August 15, 2002
From Russia with love is for real this time, not just a James Bond play on words. It is real because of Summer Miracles 2002.
Operated under Kidsave International, the six week Summer Miracles Program is designed to match orphan children from Russia and Kazakhstan with potential parents throughout the United States. Since its inception in 1999, Miracles has found homes for 630 out of 714 orphans.
Tuesday, 30-plus Summer Miracles kids toured various sites in Alexandria starting with the George Washington Masonic National Memorial in the morning and concluding at the Torpedo Factory that afternoon. They also enjoyed lunch at the Austin Grill and a late afternoon treat at Ben and Jerry's.
Kidsave International seeks to find a permanent family for every abandoned child worldwide. The ultimate goal is to do that in their country of origin whenever possible.
The non-profit organization started when Terry Baugh, now its president, traveled to Russia to adopt her first child. At the same time, Randi Thompson, now executive director of Kidsave, was working in Kazakhstan. They both observed the same problems in those country's orphanages.
Baugh has emphasized, "Our goal is that by 2025 efficient systems will be in place worldwide that will enable all abandoned and orphaned children to move expeditiously into permanent, loving families." To accomplish this they concentrate on three primary objectives:
* Put a face on a big problem,
* Work to encourage governments to change the policies that perpetuate the psychological damage caused by the lack of a nurturing parent, and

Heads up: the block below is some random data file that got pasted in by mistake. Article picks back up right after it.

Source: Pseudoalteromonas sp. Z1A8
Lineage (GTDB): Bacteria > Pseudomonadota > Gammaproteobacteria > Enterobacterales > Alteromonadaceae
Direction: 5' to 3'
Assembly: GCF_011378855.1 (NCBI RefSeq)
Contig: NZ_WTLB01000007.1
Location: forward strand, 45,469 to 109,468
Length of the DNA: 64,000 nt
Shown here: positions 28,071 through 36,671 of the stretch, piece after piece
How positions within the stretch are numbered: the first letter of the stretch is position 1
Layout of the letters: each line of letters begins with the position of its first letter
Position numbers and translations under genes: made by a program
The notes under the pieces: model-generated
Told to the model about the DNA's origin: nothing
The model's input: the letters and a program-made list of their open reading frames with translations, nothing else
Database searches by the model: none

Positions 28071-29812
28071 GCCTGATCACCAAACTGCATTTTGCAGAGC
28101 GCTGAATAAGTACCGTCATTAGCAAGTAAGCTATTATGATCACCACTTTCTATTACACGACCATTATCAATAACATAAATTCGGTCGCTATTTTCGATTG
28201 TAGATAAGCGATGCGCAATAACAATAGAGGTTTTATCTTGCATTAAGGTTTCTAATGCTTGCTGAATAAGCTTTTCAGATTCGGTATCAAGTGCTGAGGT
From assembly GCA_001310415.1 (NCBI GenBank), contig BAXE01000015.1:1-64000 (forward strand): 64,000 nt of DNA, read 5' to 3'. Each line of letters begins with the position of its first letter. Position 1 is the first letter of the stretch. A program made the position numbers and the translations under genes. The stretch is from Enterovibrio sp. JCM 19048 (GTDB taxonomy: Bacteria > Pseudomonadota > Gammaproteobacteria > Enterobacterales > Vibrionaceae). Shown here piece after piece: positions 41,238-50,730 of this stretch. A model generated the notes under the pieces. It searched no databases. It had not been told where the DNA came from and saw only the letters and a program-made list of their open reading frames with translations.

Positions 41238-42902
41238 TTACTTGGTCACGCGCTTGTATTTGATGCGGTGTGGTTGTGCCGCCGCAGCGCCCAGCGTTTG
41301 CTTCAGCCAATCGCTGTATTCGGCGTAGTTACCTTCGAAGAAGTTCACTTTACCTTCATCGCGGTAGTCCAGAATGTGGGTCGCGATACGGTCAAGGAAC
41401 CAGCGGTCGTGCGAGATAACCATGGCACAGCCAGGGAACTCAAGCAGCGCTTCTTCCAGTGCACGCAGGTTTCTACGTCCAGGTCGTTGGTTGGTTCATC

* Test and promote successful models for change.
"Our kids range in age from five to 15," said Veronique de la Bruyere, director of community relations for the Washington Summer Miracles Program. "We still have children who are available both for hosting and adopting."
KIDSAVE INTERNATIONAL and Summer Miracles now operates in 20 cities throughout the country, according to de la Bruyere. "Summer Miracles is dedicated to providing the opportunity for orphanage children to experience life in a family," she emphasized.
In addition to finding families who will adopt the children and serve as hosts, Kidsave is also engaged in the Secure Futures Program, according to de la Bruyere. "That program is designed to have every child, not adopted, linked to a family in their native area and to teach those families how to take care of their own," de la Bruyere stated.
"Under Secure Futures, donations of just $1,500 guarantees that a child will receive $125 a month for one year to help them get computer skills, English language skills, and extra medical services. But the medical is more in terms of psychological help than actual medical treatment," she explained.
"Sponsorship of $1,500 can be made by individuals and businesses," de la Bruyere said. "It is particularly necessary to get the older kids to be self sufficient because when they reach their late teens that are released from the orphanage and they are released onto the streets."
ACCORDING TO Kidsave data, it costs about $4,500 for each Summer Miracles child to come here for the six week period. Whether they are successful in being adopted or not, at the conclusion of the Summer Miracles Camp each child must return to their orphanage. They all come here on tourist visa.
Those who have been placed with a family in the United States then begin the formal adoption procedure. "The older they are the less likely it is they will be adopted and the closer they are to being released from the orphanage. That is why the Secure Futures Program is so critical," de la Bruyere said.
Last year's Washington area Summer Miracles Program was able to find adoptive families for 24 children. "This year we have more girls and older girls," she verified.
For more information contact Kidsave International at 202-331-1110 or on their web site at www.kidsave.org.